Shu (Egyptian deity)

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Shu
God of the wind and air
Tutankhamun headrest.jpg
Shu is shown holding the sky above his head.
Name in hieroglyphs
H6 G43 A40
Major cult center Heliopolis, Leontopolis
Symbol the ostrich feather
Consort Tefnut
Parents Ra and Iusaaset
Siblings Tefnut
Hathor
Sekhmet
Offspring Nut and Geb

Shu (/ʃ/; meaning "emptiness" and "he who rises up") was one of the primordial gods in Egyptian mythology, a personification of air, one of the Ennead of Heliopolis.

Family[edit]

He was created by Atum, his father and Iusaaset, his mother in the city of Heliopolis. With his sister Tefnut (moisture), he was the father of Nut and Geb. His daughter, Nut, was the sky goddess whom he held over the Earth (Geb), separating the two. The Egyptians believed that if Shu didn't hold his son and daughter (the god of the earth and the goddess of the sky) apart there would be no way life could be created.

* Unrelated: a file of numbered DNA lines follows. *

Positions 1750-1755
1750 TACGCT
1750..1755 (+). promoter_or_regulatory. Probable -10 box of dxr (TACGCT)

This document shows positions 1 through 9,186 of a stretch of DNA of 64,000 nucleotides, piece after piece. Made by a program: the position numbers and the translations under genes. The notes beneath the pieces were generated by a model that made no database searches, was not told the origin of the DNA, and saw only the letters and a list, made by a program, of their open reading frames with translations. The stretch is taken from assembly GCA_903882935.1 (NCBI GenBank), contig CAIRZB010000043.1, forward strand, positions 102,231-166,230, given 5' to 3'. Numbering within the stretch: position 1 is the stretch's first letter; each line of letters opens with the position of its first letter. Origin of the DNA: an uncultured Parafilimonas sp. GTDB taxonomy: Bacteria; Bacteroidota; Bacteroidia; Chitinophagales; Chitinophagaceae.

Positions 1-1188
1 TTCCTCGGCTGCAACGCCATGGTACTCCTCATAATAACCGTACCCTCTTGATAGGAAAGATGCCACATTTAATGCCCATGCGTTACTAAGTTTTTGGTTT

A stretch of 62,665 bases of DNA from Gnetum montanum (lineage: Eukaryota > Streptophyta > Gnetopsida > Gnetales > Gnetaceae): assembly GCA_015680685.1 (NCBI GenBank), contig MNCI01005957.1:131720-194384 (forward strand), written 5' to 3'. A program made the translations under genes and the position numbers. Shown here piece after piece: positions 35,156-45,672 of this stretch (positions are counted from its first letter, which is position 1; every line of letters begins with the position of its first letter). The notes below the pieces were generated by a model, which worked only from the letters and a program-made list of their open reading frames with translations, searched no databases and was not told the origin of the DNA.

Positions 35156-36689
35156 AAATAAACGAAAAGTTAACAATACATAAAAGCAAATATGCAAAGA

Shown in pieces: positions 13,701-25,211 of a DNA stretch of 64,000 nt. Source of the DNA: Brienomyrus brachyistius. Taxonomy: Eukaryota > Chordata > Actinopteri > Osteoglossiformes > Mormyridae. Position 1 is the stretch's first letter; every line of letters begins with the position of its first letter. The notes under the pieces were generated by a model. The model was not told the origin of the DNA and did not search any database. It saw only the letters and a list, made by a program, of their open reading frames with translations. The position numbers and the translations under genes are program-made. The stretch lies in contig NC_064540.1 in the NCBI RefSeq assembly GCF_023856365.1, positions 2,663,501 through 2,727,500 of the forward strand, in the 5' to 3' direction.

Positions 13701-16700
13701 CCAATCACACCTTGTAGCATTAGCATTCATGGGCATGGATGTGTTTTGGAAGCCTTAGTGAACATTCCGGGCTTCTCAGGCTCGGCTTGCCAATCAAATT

Shu's grandchildren are Osiris, Isis, Set and Nephthys. His great-grandsons are Horus and Anubis.

Myths[edit]

As the air, Shu was considered to be cooling, and thus calming, influence, and pacifier. Due to the association with air, calm, and thus Ma'at (truth, justice and order), Shu was portrayed in art as wearing an ostrich feather. Shu was seen with between one and four feathers.

In a much later myth, representing the terrible weather disaster at the end of the Old Kingdom, it was said that Tefnut and Shu once argued, and Tefnut left Egypt for Nubia (which was always more temperate). It was said that Shu quickly decided that he missed her, but she changed into a cat that destroyed any man or god that approached. Thoth, disguised, eventually succeeded in convincing her to return.

He carries an ankh, the symbol of life.

Sources[edit]